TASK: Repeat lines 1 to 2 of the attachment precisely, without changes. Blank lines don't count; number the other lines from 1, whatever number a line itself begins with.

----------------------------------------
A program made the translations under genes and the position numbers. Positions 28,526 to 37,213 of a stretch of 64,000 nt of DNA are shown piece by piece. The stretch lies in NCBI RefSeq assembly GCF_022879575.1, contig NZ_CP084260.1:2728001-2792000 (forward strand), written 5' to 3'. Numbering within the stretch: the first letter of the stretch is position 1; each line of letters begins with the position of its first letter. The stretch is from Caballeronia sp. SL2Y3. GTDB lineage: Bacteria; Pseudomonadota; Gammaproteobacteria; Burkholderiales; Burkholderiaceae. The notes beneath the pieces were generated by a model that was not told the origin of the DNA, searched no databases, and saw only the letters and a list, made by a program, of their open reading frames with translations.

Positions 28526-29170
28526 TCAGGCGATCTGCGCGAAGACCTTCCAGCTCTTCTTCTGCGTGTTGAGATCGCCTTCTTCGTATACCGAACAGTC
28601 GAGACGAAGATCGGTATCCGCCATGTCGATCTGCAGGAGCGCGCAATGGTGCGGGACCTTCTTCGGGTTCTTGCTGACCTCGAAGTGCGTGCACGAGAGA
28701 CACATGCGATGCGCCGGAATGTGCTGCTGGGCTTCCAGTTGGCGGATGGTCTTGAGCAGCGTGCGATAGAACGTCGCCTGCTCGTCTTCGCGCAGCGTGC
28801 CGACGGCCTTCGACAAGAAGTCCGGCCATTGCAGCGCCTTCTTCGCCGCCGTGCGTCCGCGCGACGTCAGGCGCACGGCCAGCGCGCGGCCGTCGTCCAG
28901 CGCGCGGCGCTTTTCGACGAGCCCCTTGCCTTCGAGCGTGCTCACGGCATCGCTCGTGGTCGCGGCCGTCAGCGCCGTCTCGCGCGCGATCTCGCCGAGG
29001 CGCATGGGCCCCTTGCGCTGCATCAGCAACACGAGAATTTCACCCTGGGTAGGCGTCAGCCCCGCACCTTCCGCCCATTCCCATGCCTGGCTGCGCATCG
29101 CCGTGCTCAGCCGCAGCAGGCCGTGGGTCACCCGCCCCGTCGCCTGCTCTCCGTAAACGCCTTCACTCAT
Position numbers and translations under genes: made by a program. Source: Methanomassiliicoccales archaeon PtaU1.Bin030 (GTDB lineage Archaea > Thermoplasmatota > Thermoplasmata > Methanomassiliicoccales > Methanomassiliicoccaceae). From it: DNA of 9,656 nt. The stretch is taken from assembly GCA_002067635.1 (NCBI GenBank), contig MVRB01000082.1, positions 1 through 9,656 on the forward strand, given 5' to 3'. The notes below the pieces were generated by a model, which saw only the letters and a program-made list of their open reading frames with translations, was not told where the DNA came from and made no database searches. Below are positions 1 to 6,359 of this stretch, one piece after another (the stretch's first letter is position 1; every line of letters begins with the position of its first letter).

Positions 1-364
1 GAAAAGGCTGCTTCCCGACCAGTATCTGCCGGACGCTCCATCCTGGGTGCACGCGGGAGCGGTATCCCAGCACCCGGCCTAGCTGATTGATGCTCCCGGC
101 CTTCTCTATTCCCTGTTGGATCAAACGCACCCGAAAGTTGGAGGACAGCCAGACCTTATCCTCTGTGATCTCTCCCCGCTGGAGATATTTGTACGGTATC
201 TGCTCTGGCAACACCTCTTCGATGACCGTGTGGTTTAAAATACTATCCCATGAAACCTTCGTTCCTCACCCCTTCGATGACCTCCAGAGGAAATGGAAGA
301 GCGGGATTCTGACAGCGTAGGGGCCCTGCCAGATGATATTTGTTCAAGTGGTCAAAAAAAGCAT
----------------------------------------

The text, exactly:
A program made the translations under genes and the position numbers. Positions 28,526 to 37,213 of a stretch of 64,000 nt of DNA are shown piece by piece. The stretch lies in NCBI RefSeq assembly GCF_022879575.1, contig NZ_CP084260.1:2728001-2792000 (forward strand), written 5' to 3'. Numbering within the stretch: the first letter of the stretch is position 1; each line of letters begins with the position of its first letter. The stretch is from Caballeronia sp. SL2Y3. GTDB lineage: Bacteria; Pseudomonadota; Gammaproteobacteria; Burkholderiales; Burkholderiaceae. The notes beneath the pieces were generated by a model that was not told the origin of the DNA, searched no databases, and saw only the letters and a list, made by a program, of their open reading frames with translations.

Positions 28526-29170